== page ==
Japanese orchestral music--any recommendations?

While watching a "special" about Pearl Harbor the other night my attention was drawn to occasional lines of Japanese music used as background to the bits showing their preparation for the attack. I was struck by how lovely most of it sounded, seemingly always going into minor chords in a way that you don't too often hear in Western music. I think I might like this music but don't have a clue as to how to get additional exposure to it. Anyone out there have any familiarity with Japanese orchestral music? Please tell me which pieces to start with. Thank you.
There are a few Japanese composers of classical music but you'll find there is not much "orchestral" classical music (in the western sense) native to Japan. In the mid 20th century, there were a few orchestral composers (Toyama, Akutagawa, Ifukube (famous for writing the music in Godzilla movies), et al) who made film music and some orchestral pieces. Naxos has issued a "Japanese Orchestra Favorites" disc which has some variety so it's a good introduction. There's also "Japanese Orchestral Music", a disc recorded in Europe several years ago (no number, sorry) - cool cover art as I remember. Ryuichi Sakamoto and Toru Takemitsu are contemporary composers who write classical or "pop-classical" music and music for films.

I am not sure exactly what you heard - it could easily be a western composition inspired by traditional Japanese music. I point at traditional Japanese music because of your reference to "minor chords" which are probably pentatonic rather than minor. There are a few ensembles which play combinations of traditional music with western music. They would include Ensemble Nipponica, and a few others. You might narrow it down by listening to the instruments themselves (see links in the last paragraph) and discovering more about what you heard.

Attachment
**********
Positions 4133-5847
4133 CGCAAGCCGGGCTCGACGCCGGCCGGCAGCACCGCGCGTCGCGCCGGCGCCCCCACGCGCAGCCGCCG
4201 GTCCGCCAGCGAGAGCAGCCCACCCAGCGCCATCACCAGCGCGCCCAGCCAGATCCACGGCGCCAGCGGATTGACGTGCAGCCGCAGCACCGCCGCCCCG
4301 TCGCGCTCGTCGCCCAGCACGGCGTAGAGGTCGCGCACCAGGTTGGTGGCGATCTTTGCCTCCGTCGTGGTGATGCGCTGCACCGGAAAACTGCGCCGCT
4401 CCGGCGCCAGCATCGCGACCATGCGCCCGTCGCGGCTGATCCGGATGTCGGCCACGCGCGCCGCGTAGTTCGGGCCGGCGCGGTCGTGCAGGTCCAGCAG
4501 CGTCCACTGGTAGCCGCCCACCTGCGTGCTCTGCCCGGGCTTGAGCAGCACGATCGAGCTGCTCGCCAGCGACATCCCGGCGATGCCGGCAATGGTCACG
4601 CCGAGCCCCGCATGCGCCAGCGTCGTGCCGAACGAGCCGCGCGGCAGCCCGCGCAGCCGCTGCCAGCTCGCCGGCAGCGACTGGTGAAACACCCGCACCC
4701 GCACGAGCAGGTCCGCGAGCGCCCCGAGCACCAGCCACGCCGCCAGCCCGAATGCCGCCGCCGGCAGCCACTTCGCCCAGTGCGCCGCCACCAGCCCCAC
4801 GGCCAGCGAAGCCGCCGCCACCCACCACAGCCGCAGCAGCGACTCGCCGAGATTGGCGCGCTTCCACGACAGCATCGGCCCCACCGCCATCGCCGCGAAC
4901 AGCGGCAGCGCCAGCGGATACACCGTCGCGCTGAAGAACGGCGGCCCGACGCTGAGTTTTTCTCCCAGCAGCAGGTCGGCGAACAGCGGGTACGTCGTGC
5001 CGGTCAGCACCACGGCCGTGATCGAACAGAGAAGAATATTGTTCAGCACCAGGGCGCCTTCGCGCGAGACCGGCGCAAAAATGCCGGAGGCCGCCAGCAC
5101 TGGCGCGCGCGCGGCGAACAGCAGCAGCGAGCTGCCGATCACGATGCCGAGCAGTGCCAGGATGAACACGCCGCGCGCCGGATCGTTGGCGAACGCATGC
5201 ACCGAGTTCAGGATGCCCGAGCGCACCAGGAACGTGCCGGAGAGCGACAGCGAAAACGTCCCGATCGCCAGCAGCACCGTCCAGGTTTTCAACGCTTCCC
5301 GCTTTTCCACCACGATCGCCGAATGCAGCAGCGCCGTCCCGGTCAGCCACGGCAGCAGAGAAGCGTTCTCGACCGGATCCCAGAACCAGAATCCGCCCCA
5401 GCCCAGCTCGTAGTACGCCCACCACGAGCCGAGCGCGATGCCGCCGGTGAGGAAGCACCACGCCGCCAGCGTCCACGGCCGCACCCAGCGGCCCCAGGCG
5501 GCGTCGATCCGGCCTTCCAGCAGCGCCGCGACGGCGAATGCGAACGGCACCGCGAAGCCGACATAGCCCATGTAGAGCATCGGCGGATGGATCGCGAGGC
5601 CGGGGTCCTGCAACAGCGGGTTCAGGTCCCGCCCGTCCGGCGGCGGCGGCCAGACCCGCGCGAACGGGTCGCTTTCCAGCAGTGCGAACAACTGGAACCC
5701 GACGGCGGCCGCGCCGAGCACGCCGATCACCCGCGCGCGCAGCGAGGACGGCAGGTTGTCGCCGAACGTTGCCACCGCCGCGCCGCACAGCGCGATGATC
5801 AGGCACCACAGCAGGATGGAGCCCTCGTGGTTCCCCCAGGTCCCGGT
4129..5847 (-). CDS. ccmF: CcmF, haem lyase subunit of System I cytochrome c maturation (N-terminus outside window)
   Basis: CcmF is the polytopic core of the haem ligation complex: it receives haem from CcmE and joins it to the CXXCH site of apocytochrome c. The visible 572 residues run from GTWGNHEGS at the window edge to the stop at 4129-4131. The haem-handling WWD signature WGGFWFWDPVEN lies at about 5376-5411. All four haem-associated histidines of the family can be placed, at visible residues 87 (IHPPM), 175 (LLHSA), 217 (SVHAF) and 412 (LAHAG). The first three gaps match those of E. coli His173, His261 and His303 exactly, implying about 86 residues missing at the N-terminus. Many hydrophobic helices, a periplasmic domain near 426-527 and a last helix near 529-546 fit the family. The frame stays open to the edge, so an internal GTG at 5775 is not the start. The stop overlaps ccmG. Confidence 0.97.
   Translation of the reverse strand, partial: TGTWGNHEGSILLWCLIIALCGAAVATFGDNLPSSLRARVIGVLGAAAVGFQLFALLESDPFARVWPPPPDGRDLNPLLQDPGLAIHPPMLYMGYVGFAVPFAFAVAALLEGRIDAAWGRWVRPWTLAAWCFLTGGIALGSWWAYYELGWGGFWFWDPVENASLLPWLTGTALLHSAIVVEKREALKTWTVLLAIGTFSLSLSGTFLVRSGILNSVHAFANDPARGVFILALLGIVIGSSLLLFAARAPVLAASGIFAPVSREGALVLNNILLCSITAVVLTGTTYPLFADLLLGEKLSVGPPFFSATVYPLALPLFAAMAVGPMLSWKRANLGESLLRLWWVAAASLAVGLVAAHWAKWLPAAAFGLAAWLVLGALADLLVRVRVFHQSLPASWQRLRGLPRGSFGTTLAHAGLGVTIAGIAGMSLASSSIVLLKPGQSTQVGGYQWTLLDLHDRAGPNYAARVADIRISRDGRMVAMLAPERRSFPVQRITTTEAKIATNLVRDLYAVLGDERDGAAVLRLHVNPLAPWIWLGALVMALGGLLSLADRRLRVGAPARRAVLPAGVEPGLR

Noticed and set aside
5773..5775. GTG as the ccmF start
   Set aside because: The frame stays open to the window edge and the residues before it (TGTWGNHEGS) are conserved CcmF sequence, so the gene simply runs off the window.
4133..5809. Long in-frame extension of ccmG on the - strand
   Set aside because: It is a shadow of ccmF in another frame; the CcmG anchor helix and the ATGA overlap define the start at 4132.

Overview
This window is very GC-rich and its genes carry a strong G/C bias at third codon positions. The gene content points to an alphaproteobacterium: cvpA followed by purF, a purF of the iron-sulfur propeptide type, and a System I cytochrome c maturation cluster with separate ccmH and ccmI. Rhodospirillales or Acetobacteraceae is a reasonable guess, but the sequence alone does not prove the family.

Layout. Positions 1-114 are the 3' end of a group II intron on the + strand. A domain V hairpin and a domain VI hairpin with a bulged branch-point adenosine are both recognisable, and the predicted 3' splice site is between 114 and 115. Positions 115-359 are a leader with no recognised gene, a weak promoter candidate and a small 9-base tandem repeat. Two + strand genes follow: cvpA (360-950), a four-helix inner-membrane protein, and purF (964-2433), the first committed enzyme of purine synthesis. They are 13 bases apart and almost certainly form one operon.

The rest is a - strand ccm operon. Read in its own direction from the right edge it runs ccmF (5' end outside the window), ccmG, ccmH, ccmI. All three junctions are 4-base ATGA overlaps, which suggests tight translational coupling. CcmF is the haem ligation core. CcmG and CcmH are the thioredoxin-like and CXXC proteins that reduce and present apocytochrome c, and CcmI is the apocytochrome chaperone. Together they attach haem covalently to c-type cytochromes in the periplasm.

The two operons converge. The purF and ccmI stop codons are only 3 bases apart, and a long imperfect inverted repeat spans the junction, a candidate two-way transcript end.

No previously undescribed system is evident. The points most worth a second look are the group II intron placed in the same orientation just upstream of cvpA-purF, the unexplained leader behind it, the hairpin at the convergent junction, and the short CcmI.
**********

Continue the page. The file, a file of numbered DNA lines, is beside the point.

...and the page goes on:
There are several types of traditional Japanese music, mostly played in ensemble format - sometimes several musicians on the same instrument (koto and shamisen ensembles), sometimes several/many musicians on several instruments (gagaku, noh, etc). Gagaku is a veeerrry traditional form of court music, largely unchanged in the past thousand plus years.

The main Japanese traditional instruments are the KOTO (a kind of flat, floor-based elongated harp that one picks), the SHAMISEN (a three-stringed banjo-like(?) instrument), the SHAKUHACHI (a bamboo flute), the BIWA (stringed instrument, looks like a lute), the SHO (with a drawn-out "oh" sound - a 'mouth-organ' with bamboo pipes which looks weird and sounds nothing like it looks), and several kinds of other bamboo flutes of different shapes, sizes, and sounds. The other famous instrument is the drum. The one most people have exposure to is the TAIKO, a large wooden-barreled drum which one plays with large sticks in music called "KODO". The more traditional one played in ensemble is the SANNOTSUZUMI, a small drum which is 'tapped' for percussive accent sounds in theater music.

There is a good website in Japanese (though with some effort one can navigate) here with an English introduction page here. There are attached pages to the website for the above-mentioned wind, stringed, and percussion instruments and you can click on the RealMedia logo and hear files of the instrument being played.

Good luck!